Arcade Fire succeeds in taking musical risks on fourth studio album

Once a band reaches a certain level of fame, it is typically left with two options for its new music — it can either replicate the formula that brought it the initial success or it can try to reinvent itself. “Reflektor,” Arcade Fire’s most recent release, falls into the latter category. This riskier approach can sometimes lead to musical disasters — bands may accidently create turkeys that alienate their original fans and generate disappointing reviews from critics. Yet, when a band manages to move successfully in a new direction, it can create true magic. “Reflektor” is a prime example of just that.

Listening to “Reflektor,” it is clear why Arcade Fire chose to book recent shows using the name the Reflektors — a new moniker based off the album’s title. This seems to be an act of dissociative identity — it’s as if the band is saying that its new music is so different, it may as well be by another band. This sentiment is perfectly captured in the beginning of the album’s fifth song, “Normal Person.” Though the track sounds like an average rock ’n’ roll tune, the opening lines tell a different story: “Do you like rock ’n’ roll music? / ’Cause I’m not sure if I do.

“ These lyrics demonstrate how Arcade Fire has evolved from its initial influences and has begun to establish a new identity.

“Reflektor” is divided into two discs. The first is reminiscent of the old Arcade Fire sound, albeit with the occasional twist. The second sees the band sailing into uncharted territories, as it moves deeper into the realm of electronic music — culminating in “Supersymmetry,” an 11-minute long electronic symphony that takes a page from Minimalist composers such as Phillip Glass.

“Reflektor” excels in taking elements from the band’s repertoire and injecting these with a dose of Haitian and Caribbean sound. The Caribbean and electro-disco-glam music that pepper the album are not altogether surprising — this has been a signature style of producer James Murphy for years. Murphy’s mark is all over the album, starting with the eponymous first track, “Reflektor.” This number oozes disco-glam and features a cameo by one of the gods of the genre, David Bowie. However, lurking in the background are steel-drum rhythms and other Haitian influences that grow more apparent as the album progresses. “Flashbulb Eyes” and “Here Comes the Night Time” — the latter of which is one of the stronger tracks on the album — both channel Caribbean sounds through the lens of typical Arcade Fire-esque head-bobbing anthems.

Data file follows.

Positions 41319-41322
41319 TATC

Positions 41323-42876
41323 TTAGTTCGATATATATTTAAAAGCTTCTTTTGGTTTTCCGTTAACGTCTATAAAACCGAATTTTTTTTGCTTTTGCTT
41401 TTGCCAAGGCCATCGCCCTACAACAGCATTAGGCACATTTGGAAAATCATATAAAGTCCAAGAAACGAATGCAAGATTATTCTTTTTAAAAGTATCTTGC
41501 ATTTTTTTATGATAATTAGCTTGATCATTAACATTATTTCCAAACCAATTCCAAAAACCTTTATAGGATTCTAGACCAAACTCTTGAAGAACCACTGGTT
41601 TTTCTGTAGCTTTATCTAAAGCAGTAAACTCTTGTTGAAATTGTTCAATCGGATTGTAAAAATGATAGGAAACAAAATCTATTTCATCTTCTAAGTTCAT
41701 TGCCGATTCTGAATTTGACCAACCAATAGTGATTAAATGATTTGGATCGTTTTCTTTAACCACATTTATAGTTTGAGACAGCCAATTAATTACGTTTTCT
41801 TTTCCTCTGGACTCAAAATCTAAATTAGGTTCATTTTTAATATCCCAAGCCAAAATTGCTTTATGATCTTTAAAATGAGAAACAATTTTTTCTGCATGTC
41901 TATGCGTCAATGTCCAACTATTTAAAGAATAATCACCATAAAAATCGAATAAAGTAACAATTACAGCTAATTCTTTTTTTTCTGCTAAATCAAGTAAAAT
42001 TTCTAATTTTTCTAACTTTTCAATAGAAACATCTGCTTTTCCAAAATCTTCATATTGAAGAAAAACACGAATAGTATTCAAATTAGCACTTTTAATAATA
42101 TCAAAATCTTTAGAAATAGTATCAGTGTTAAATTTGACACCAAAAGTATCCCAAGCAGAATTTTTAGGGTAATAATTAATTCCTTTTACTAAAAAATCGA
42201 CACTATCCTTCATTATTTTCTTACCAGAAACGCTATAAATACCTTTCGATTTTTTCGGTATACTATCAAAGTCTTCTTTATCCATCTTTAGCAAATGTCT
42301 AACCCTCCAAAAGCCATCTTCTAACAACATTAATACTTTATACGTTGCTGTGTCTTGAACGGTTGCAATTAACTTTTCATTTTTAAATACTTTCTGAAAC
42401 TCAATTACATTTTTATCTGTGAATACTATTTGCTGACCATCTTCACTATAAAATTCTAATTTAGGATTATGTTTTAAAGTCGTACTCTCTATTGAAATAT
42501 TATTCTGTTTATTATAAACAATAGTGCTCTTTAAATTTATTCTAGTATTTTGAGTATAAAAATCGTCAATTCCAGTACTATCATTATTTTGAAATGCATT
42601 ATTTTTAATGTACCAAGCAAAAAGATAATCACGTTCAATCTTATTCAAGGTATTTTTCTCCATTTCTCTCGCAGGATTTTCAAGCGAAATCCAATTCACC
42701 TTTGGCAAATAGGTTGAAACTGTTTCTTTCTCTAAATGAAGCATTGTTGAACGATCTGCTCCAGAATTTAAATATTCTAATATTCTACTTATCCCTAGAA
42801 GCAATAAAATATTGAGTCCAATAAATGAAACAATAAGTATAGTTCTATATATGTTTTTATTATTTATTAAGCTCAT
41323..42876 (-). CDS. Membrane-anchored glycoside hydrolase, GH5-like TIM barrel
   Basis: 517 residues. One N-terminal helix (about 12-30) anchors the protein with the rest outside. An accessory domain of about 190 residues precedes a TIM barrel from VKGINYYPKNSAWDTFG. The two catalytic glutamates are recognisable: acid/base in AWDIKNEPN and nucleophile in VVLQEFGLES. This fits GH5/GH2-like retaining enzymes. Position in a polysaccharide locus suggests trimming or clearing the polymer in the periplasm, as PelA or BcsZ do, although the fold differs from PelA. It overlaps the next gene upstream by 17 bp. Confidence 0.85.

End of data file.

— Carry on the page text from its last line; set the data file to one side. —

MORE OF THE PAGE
These types of tracks dominate the first disc of “Reflektor.” However, the second disc is an entirely different animal. “Awful Sound (Oh Eurydice)” features an almost tribal style of drumming. Eventually, the bass and guitar — heavily apparent at the start of the song — are drowned out by more electronic elements. In the same experimental vain, “It’s Never Over (Oh Orpheus)” features singer R?gine Chassagne’s vocals more than any other song in the album. Dominated by a synth style, this number has the potential to get stuck in people’s heads for weeks on end. This particular song harkens back to “Sprawl II (Mountains Beyond Mountains)” from Arcade Fire’s album “The Suburbs” (2010), with its infectious synth and beautiful vocal display.

These two songs — besides just being stellar tracks — express the album’s overarching allusion: the Greek myth of Orpheus and Eurydice, who are also featured on the cover. On “Reflektor” the story of these two lovers is adapted, with much of the album dealing with the troubles of the modern age — such as urban and digital ennui — and the difficulty of finding love and maintaining relationships.

“Reflektor” is an album that definitely requires multiple listens. Although it is hard to capture all of its well-written lyrics on the first go, the music is captivating enough to make listeners play it again and again. To some, “Reflektor” may be a radical shift for Arcade Fire, but most will understand its importance toward its musical development. Arcade Fire has taken a step forward in its craft, and what a remarkable step it is.


COPYRIGHT 2019 THE TUFTS DAILY. ALL RIGHTS RESERVED.